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I need to catch any OS shut down and execute some actions before letting the OS be shutted down. I'm using Fedora 19 and C++.

I'm able to catch a shutdown signal given by the console with the following C++ code :

myAct.sa_handler = myStructure::mySignalHandler;
sigaction(mySignal, &act, NULL);

The mySignal signal can be activated via /etc/init.d and a custom code executed before a shutdown is made.

On Fedora 12 Kernel 2.6, this solutions works perfectly. The solution works on Fedora 19 Kernel 3.9.5 if I try to shut down the computer using the graphic interface.

However, I can't manage to execute my code when a command is used in a terminal to reboot or shut down the computer on Fedora 19 kernel 3.9.5 The solution doesn't work anymore since it dropped the usual init.d script system.

Putting my script on the /usr/lib/systemsd location doesn't work, the script is executed, but the other scripts are also executed. Thus, the systems shuts down not treating my commands.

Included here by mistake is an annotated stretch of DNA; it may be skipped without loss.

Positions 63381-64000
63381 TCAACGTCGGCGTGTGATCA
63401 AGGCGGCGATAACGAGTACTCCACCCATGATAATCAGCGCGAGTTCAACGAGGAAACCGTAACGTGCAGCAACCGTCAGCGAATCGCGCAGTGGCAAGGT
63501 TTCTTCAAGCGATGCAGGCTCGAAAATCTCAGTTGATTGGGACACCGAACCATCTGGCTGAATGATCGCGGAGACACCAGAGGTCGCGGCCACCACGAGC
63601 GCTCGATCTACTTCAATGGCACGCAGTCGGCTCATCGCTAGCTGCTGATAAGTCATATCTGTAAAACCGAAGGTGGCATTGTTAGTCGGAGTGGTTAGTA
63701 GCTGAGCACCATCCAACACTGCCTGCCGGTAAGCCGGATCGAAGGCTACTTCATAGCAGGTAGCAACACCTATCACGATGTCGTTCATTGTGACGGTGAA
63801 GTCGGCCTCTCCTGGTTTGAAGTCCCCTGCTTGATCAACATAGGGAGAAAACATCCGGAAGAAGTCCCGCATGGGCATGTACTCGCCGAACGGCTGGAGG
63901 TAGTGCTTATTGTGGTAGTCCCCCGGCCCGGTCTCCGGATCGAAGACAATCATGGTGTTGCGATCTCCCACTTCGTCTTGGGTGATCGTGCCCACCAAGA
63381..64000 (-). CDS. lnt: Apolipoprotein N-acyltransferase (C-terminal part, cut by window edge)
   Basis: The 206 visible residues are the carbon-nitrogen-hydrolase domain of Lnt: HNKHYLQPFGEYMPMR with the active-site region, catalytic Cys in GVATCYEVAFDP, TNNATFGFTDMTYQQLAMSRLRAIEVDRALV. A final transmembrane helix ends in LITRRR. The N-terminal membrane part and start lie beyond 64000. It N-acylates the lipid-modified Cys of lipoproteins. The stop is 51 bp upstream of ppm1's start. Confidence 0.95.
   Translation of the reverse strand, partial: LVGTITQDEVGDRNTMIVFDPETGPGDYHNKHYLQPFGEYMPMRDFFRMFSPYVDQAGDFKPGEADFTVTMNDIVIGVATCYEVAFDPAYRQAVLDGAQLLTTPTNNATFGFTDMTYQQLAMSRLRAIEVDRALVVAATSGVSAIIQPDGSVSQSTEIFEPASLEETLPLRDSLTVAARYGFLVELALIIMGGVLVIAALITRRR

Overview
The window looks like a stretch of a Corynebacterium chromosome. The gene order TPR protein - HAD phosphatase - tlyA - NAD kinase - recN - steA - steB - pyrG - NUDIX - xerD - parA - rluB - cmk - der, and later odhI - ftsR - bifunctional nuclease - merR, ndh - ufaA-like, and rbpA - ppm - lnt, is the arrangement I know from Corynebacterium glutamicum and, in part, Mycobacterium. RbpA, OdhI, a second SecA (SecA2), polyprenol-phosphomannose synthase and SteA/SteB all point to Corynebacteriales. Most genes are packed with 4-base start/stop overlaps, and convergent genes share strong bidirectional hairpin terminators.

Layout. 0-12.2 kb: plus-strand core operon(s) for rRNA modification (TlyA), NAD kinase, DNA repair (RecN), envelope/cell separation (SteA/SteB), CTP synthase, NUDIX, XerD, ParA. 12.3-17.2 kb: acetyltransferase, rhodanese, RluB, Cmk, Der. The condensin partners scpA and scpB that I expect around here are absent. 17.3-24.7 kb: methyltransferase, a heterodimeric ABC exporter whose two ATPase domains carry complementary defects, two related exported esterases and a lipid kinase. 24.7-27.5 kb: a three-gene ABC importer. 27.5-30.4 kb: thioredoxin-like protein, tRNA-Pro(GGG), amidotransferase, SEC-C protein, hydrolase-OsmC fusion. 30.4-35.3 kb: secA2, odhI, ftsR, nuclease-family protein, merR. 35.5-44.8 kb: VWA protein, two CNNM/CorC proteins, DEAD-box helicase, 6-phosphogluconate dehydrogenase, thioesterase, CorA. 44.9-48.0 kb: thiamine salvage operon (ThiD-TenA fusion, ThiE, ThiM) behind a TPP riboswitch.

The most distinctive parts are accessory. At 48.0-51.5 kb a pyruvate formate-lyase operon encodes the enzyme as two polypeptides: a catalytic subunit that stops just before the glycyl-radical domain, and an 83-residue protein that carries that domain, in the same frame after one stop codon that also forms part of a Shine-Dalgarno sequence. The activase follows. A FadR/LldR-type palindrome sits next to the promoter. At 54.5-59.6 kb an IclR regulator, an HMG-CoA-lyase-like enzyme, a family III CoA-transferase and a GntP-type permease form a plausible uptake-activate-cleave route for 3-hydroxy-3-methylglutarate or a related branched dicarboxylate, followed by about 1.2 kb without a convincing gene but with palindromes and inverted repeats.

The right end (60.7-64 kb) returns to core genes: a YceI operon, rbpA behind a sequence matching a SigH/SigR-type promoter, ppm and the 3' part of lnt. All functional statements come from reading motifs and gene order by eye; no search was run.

How may I solve that problem?

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A shutdown doesn't send a “shutdown signal”: there's no such thing. Usually shutdown sends SIGTERM, waits a little, then sends SIGKILL. What signal are you catching? –  Gilles Apr 23 '14 at 21:33
    
I want to execute code before the SIGTERM signal is sent by the OS. –  Xaltar Apr 24 '14 at 7:47
    
Then you would not be getting a signal. You would need to run your code from the shutdown code invoked by systemd. I think this requires being root (it does with sysvinit and upstart, and probably does with systemd as well since otherwise a user could block a shutdown). –  Gilles Apr 24 '14 at 10:24
    
That's precisely what I'm trying to do ... –  Xaltar Apr 24 '14 at 11:13
    

1 Answer 1

The signal can be caught from a running process. So, if you start a long-living process (aka daemon) on boot-up, then you will indeed receive a SIGTERM from that process and do whatever you want from the signal handler. However, this is the worst method possible: an extra process doing nothing and just waiting for a signal to arrive.

You have better ways to achieve this, esp. with systemd. The unit file (foo.service) will look as following:

[Unit]
Description=Perform my actions
DefaultDependencies=no
Before=shutdown.target

[Service]
Type=oneshot
ExecStart=/path/to/your/application

However, keep in mind that due to parallel nature of systemd this unit can be started arbitrarily late in the shutdown process (although this can be influenced by careful use of dependencies).

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